Thursday, February 17, 2011

Cabo San Lucas

This place, which is our last port of call has changed beyond recognition. When we used to come here in the mid-eighties, the center of town was mostly dirt roads and donkeys. Today you’ll see Range Rovers and Escolades and other exotic SUV’s. The donkeys are long gone. Too bad in a way.

Ready to Shop!

The harbor, which used to have just a few wooden fishing boats, is now home to some serious gringo gin palaces and sport boats. But with the gringo money has come improvements and plenty of opportunities for refreshment – "Bucket of beer (6) plus Chips and Salsa just $10!" A man could live happily here in “Margaritaville.”

This is the best time of year to visit the tip of the Baja California. The daytime temperature is only up to about 80, whereas in the summer it goes to well over 95, and then it’s humid too.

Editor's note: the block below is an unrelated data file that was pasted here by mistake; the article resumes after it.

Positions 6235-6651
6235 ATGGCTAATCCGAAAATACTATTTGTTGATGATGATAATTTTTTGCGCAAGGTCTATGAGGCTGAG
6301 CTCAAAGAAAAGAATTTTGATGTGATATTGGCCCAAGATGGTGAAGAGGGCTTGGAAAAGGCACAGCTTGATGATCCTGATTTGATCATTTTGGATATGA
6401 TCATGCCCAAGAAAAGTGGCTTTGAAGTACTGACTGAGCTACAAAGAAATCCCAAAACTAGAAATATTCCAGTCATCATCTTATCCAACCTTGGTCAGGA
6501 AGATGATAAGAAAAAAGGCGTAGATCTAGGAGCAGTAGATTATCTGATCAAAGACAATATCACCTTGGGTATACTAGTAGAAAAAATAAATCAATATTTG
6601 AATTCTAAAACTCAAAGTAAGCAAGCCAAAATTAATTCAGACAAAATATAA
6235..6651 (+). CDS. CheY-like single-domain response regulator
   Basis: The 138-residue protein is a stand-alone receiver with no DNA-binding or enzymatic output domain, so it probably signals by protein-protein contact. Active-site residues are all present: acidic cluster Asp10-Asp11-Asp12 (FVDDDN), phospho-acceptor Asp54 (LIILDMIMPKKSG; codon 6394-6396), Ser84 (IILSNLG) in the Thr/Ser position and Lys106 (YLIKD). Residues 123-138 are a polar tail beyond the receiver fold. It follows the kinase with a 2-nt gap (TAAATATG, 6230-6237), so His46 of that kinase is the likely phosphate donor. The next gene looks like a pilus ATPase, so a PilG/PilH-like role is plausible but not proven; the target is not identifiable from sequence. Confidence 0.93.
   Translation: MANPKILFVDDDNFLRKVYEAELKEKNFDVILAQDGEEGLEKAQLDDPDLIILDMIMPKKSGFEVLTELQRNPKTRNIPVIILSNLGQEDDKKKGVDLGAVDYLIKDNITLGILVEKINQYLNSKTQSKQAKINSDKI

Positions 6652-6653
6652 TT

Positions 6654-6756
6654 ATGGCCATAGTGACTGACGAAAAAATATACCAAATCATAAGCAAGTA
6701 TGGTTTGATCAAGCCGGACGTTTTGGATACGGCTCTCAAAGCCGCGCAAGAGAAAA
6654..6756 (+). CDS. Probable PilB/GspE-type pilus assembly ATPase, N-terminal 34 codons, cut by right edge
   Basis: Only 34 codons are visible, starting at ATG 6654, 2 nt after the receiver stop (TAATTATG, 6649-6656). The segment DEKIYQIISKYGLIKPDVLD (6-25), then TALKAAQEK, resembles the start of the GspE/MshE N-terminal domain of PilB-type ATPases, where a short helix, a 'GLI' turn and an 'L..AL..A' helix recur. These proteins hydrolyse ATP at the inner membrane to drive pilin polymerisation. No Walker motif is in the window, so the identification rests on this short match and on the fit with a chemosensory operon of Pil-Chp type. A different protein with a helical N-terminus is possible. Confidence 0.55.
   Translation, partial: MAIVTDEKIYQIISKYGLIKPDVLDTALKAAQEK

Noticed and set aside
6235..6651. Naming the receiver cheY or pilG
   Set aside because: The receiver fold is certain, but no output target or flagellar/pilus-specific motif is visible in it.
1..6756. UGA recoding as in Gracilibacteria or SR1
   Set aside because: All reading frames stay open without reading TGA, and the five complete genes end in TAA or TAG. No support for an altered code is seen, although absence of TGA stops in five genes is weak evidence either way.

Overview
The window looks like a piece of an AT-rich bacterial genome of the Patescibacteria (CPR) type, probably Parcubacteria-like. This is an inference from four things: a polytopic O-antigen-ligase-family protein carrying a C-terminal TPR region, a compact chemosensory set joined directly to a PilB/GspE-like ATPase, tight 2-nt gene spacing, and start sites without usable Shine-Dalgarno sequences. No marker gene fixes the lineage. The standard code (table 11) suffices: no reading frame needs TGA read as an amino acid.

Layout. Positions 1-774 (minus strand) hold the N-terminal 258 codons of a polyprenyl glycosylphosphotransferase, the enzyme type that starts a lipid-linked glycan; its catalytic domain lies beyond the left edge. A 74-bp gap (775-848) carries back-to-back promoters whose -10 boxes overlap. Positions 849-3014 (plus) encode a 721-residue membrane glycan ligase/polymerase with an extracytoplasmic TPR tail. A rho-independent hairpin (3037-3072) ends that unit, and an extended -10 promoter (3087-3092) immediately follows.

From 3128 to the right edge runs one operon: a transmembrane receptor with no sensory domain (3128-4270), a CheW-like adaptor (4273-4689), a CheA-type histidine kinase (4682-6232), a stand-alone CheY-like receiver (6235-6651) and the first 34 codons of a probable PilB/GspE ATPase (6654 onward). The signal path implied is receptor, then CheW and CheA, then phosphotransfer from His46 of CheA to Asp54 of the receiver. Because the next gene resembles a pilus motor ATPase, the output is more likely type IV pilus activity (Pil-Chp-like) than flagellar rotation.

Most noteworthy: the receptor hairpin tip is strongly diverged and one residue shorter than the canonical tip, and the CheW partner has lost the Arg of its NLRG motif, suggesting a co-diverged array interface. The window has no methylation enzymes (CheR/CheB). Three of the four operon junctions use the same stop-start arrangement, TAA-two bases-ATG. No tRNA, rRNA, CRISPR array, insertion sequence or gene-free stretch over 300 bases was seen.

The ship can’t dock here and has to moor outside and use its lifeboats as tenders to ferry people to and from. But that only adds to the general air of fun. Once ashore you have to pass through the gauntlet of venders all believing that if they can just reach that zenith of performance you will want to join them in their taxis/glass-bottom boats/mystery tours or whatever. To avoid all this you have to develop what I call “dead man’s eyes.” I’ve got it down pretty well, and we were left to stroll around unhindered.

You can't fault the logic, even if you can fault the grammar

The stop in Cabo is always quite short as with 1000 miles to get back to L.A. we have to turn the engines at 2:15 to make it. The captain tells us that it’s due to rain as we get close to our home port!

We have a full day's sailing tomorrow and arrive in at about 7 a.m. on Saturday.

Tonight is another formal night and as always it will be interesting to see some people's ideas of "formal!"  It's pretty varied.

1 comment:

  1. You do have a "dead mans" gaze. If I hadn't met you I would think you were one mean dude.